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Old 12-17-2013, 09:47 PM   #10
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I bought my first Jeep this passed September (97 Sahara). It's not my daily driver and this past weekend was the first time I had to drive it in snow (Long Island). I've always had 2-wheel drive cars and never owned a 4x4, most of my cars were front wheel drive with some rear wheel 20 years ago back when I was in high school.

Anyway, I know how to drive in snow and still drive with caution even though I'm in a Jeep. We had maybe an inch of snow on the ground (mostly wet roads but side roads were covered about an inch). I made a slow turn onto a side road and the rear slid out on me. I did a complete 180 and luckily didn't hit anything. I guess it's been so long since I drove a rear wheeled vehicle I forgot how little it takes for the rear to swing out. I didn't think there was enough snow to engage 4x4 so I left it in 2H since most of the roads were just wet anyway.

My tires are Toyo Open Country A/T's 30/9.5 R15 with plenty of tread. It put a good scare in me and now know to take the turns much slower than I would do in my FWD regular car. I was hesitant on putting in 4WD just because the main roads were only wet and I know they say not to drive in 4WD on pavement. I'm still confused if they mean DRY pavement only or if it's OK to use it if the pavement is WET?
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Old 12-17-2013, 10:32 PM   #11
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There are few things about a jeep TJ to keep in perspective. They have a short wheel base, no ABS, and no traction control. IMO, they are out right dangerous in the ice compared to a more modern car. Our newer AWD crossover is 1000 times better in the snow or ice than a TJ. Even my FWD Escape is a much more sure footed vehicle.

HOWEVER, the jeep is a lot more fun! AND, if you know how to drive and don't rely on modem tricks, they are really fun in the deep stuff.
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Old 12-17-2013, 10:33 PM   #12
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I bought my first Jeep this passed September (97 Sahara). It's not my daily driver and this past weekend was the first time I had to drive it in snow (Long Island). I've always had 2-wheel drive cars and never owned a 4x4, most of my cars were front wheel drive with some rear wheel 20 years ago back when I was in high school. Anyway, I know how to drive in snow and still drive with caution even though I'm in a Jeep. We had maybe an inch of snow on the ground (mostly wet roads but side roads were covered about an inch). I made a slow turn onto a side road and the rear slid out on me. I did a complete 180 and luckily didn't hit anything. I guess it's been so long since I drove a rear wheeled vehicle I forgot how little it takes for the rear to swing out. I didn't think there was enough snow to engage 4x4 so I left it in 2H since most of the roads were just wet anyway. My tires are Toyo Open Country A/T's 30/9.5 R15 with plenty of tread. It put a good scare in me and now know to take the turns much slower than I would do in my FWD regular car. I was hesitant on putting in 4WD just because the main roads were only wet and I know they say not to drive in 4WD on pavement. I'm still confused if they mean DRY pavement only or if it's OK to use it if the pavement is WET?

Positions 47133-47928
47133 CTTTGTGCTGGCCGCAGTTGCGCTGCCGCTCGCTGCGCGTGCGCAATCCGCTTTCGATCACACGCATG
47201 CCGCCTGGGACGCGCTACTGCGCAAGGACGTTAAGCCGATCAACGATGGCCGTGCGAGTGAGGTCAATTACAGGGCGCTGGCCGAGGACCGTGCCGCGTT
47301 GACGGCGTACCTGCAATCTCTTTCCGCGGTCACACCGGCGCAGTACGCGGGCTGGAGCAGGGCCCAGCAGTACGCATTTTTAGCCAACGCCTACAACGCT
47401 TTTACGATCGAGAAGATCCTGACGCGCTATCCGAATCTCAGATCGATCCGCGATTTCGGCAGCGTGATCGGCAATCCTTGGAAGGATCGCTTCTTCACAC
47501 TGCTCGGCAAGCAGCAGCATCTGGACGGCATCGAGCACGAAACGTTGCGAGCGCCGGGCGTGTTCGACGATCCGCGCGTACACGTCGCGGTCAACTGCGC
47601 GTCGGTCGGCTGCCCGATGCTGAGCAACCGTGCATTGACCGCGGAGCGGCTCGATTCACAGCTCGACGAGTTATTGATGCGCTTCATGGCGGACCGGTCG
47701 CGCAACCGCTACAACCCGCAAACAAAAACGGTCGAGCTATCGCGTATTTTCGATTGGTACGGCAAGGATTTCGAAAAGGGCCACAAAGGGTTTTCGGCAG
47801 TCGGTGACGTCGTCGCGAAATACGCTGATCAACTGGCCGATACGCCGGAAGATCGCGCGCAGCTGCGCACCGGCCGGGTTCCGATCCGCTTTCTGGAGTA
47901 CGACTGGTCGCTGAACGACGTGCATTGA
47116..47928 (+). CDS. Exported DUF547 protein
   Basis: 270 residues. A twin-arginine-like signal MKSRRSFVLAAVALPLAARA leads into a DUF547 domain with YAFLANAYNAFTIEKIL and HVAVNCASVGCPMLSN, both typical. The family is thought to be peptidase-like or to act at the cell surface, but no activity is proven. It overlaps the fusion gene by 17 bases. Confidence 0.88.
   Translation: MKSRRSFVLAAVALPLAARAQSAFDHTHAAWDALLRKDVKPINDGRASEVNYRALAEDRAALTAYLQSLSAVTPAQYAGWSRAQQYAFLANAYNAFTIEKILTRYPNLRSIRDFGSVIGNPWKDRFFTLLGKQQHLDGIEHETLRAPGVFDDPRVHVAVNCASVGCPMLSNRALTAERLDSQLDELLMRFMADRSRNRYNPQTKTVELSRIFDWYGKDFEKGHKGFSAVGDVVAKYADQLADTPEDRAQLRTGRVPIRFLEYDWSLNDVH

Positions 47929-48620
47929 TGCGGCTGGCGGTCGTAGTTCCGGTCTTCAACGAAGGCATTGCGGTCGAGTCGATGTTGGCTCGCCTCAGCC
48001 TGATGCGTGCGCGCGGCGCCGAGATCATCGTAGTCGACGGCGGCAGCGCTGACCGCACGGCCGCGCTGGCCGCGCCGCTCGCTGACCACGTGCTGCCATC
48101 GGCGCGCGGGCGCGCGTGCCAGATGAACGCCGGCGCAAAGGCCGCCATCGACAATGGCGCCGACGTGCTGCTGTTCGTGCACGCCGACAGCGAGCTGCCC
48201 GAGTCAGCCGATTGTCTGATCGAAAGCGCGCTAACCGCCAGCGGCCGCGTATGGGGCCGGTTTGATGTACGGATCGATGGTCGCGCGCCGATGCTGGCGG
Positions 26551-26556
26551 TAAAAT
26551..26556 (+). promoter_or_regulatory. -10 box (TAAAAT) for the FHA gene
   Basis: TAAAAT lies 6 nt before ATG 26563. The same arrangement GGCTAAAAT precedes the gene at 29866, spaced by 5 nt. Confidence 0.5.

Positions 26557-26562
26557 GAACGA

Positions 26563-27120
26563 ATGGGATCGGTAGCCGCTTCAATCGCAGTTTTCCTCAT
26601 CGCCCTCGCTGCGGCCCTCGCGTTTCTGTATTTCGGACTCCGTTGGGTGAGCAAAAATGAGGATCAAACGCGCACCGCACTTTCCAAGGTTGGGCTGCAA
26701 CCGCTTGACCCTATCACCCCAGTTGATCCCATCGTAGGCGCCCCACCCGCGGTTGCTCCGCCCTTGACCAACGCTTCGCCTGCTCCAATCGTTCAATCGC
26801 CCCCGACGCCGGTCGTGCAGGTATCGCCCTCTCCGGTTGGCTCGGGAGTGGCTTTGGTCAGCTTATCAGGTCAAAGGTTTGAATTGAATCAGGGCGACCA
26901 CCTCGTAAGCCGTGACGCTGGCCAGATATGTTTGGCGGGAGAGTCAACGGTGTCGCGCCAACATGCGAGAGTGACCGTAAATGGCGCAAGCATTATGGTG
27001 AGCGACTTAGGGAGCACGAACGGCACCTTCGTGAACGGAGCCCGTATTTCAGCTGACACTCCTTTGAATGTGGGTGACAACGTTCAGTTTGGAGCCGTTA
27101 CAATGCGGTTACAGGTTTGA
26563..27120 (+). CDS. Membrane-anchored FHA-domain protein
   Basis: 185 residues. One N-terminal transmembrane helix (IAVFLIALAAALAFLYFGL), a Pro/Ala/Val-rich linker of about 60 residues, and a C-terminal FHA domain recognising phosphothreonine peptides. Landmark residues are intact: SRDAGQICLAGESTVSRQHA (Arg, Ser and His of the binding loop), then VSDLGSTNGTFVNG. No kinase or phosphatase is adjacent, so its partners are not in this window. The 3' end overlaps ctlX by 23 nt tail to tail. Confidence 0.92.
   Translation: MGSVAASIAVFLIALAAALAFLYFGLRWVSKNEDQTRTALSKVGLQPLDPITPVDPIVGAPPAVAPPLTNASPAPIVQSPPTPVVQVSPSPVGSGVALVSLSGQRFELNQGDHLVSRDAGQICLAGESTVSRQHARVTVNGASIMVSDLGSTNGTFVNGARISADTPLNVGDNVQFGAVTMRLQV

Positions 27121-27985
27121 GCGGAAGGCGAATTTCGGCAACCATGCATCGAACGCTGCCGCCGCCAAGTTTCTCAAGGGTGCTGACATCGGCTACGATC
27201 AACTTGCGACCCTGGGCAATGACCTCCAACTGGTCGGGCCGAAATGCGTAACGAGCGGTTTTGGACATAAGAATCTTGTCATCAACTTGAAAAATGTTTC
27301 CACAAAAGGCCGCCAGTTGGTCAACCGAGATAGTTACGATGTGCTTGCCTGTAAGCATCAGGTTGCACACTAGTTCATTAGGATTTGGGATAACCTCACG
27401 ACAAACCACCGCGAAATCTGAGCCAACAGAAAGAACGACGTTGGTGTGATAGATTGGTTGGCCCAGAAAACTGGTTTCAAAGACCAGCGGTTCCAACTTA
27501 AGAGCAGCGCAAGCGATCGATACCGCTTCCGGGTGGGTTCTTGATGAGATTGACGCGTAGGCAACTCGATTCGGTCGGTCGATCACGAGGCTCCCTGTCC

If you can turn without binding you are fine.
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Old 12-17-2013, 11:20 PM   #13
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There are few things about a jeep TJ to keep in perspective. They have a short wheel base, no ABS, and no traction control. IMO, they are out right dangerous in the ice compared to a more modern car. Our newer AWD crossover is 1000 times better in the snow or ice than a TJ. Even my FWD Escape is a much more sure footed vehicle.